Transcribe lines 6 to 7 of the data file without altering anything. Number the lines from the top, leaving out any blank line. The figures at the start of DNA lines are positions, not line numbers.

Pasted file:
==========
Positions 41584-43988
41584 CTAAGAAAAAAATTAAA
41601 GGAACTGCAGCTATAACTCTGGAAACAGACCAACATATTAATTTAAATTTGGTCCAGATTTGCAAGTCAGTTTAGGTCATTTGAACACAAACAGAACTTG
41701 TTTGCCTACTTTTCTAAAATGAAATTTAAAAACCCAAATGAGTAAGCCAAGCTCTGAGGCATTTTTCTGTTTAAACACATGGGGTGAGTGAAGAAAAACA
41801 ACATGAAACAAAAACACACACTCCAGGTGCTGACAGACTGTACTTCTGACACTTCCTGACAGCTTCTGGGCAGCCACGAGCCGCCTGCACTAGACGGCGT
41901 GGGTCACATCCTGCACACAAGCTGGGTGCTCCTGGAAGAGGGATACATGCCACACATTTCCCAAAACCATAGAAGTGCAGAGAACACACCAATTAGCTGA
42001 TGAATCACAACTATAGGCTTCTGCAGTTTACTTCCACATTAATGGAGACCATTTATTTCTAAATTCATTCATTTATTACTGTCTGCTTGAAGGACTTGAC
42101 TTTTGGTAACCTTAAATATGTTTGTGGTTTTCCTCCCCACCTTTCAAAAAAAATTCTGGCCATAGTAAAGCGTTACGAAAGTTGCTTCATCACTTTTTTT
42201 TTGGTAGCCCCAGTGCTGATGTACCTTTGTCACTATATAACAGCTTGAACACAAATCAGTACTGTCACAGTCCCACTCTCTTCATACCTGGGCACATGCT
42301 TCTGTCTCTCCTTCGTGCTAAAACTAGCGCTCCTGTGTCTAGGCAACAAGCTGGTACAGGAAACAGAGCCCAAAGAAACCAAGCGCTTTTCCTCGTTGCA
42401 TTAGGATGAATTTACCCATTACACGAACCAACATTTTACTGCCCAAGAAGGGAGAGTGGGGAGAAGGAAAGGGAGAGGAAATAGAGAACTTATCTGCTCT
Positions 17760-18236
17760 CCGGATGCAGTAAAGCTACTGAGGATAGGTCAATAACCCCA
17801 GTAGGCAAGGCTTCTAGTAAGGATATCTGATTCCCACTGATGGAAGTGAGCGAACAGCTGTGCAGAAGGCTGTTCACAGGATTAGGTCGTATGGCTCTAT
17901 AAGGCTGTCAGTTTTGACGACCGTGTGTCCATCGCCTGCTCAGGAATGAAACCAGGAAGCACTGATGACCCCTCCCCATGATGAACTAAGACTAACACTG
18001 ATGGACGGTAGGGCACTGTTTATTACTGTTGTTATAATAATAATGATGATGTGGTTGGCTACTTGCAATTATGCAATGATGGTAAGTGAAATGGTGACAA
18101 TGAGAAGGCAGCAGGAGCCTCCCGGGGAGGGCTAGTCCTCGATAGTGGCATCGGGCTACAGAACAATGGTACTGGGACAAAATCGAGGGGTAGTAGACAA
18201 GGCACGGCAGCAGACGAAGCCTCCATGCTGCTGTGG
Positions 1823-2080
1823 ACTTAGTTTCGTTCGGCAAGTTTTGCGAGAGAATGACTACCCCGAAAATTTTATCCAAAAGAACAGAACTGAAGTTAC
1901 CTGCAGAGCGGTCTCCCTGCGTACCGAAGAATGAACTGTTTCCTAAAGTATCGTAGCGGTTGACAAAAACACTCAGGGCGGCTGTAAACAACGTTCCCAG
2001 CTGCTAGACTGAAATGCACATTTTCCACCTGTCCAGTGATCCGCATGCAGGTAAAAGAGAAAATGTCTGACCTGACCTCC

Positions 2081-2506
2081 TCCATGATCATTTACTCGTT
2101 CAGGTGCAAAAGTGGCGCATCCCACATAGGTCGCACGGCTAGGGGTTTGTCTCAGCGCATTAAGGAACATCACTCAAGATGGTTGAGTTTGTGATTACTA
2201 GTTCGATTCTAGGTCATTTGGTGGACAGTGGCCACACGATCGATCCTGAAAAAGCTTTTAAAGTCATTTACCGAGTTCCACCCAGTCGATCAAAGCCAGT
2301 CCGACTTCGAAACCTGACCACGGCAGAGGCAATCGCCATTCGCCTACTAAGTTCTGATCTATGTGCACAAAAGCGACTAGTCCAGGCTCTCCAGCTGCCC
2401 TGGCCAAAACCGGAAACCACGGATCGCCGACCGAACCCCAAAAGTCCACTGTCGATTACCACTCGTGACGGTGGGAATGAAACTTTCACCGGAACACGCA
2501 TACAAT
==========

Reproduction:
41901 GGGTCACATCCTGCACACAAGCTGGGTGCTCCTGGAAGAGGGATACATGCCACACATTTCCCAAAACCATAGAAGTGCAGAGAACACACCAATTAGCTGA
42001 TGAATCACAACTATAGGCTTCTGCAGTTTACTTCCACATTAATGGAGACCATTTATTTCTAAATTCATTCATTTATTACTGTCTGCTTGAAGGACTTGAC